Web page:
Amallia Hops

Amallia Hops: Picking the Perfect Beer Style for This Hoppy Hero

Reading Time: around 12 min

Amalia hops are a relative newcomer to the brewing scene, but don’t let their fresh faces fool you. These hops pack a punch that can make a brew stand out. Originating from the United States, they’re like that cool kid on the block who brings a new game everyone wants to play.

In beer terms, they can be your secret ingredient.

The one that can take your homebrew from mundane…

…to ‘Where have you been all my life?’

With their distinctive characteristics – think vibrant citrus with a hint of spicy notes – Amalia hops are the life of the beer party. You’re not just throwing them into the mix and hoping for the best. 

Oh no, it’s all about timing with these bad boys. 

Add them early in the boil if you’re after bitterness, or toss them in late to snag those irresistible aromas and flavors. And don’t skimp on the amount; with Amalia, more is more.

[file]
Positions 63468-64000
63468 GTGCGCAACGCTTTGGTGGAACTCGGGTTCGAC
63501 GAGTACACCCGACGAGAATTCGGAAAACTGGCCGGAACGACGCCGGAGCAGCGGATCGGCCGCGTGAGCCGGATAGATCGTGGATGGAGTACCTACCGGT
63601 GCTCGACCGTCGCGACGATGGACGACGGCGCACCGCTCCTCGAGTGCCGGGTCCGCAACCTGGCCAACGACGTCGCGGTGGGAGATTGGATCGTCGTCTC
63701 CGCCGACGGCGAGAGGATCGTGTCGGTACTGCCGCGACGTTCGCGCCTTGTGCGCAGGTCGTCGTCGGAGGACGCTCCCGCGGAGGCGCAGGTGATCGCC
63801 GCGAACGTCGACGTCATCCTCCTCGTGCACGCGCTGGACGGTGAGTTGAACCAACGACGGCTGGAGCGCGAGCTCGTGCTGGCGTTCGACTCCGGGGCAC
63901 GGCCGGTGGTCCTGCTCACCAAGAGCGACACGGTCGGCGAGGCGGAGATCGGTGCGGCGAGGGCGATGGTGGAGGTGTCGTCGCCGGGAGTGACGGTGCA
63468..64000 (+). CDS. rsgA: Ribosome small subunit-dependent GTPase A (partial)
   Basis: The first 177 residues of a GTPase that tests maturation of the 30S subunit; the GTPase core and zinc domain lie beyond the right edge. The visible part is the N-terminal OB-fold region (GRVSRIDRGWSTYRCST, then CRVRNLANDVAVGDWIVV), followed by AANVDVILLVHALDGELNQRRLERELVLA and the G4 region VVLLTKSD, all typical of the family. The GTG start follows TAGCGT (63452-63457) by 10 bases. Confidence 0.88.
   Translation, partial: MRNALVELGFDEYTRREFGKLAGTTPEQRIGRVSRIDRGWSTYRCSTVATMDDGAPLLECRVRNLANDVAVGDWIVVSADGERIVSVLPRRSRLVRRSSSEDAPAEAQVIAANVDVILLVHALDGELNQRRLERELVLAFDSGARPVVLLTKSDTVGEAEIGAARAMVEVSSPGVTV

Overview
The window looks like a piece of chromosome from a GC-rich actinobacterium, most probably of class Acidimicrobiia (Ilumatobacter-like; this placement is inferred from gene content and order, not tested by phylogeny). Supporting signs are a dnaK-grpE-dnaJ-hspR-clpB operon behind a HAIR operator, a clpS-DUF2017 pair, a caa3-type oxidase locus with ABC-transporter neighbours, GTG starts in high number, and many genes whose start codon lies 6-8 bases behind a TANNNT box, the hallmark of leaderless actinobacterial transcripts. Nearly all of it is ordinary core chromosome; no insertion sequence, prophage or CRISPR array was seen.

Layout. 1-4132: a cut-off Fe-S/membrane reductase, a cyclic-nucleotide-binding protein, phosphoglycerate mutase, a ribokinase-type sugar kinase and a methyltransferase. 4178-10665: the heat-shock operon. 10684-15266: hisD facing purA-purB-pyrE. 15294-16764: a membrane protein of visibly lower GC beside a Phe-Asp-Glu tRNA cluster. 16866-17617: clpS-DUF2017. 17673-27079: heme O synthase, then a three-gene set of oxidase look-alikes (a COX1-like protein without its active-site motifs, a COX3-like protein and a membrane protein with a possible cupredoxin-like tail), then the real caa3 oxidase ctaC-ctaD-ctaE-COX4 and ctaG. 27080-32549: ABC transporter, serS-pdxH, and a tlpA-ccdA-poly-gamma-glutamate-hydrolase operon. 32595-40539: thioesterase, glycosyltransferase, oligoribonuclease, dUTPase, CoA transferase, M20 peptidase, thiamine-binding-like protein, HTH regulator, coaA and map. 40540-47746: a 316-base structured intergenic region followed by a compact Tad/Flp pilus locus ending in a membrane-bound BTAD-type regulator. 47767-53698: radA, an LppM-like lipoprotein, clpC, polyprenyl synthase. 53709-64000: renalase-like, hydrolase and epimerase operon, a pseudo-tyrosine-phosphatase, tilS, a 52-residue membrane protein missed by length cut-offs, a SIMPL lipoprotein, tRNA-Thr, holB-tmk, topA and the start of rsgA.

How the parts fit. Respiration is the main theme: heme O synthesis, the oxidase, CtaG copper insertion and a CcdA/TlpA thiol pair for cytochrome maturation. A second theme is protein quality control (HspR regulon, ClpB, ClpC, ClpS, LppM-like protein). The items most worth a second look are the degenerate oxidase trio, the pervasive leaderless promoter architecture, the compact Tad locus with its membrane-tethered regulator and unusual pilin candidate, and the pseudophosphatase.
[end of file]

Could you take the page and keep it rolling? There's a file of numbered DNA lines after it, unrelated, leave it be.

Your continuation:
Key Takeaways

  • Amalia hops are a new, vibrant hop variety from the U.S. with a citrusy, floral profile.
  • Timing is crucial when adding Amalia hops to the brewing process for desired bitterness or aroma.
  • Generously using Amalia hops can significantly enhance the beer’s character.

 

The Origin and History of Amalia Hops

Picture this: you’re in the rugged, sun-soaked landscape of New Mexico. Think breaking bad but with more hops. It’s here in the United States that the Amalia hop variety said “hello world”. 

This little buddy isn’t your run-of-the-mill hop.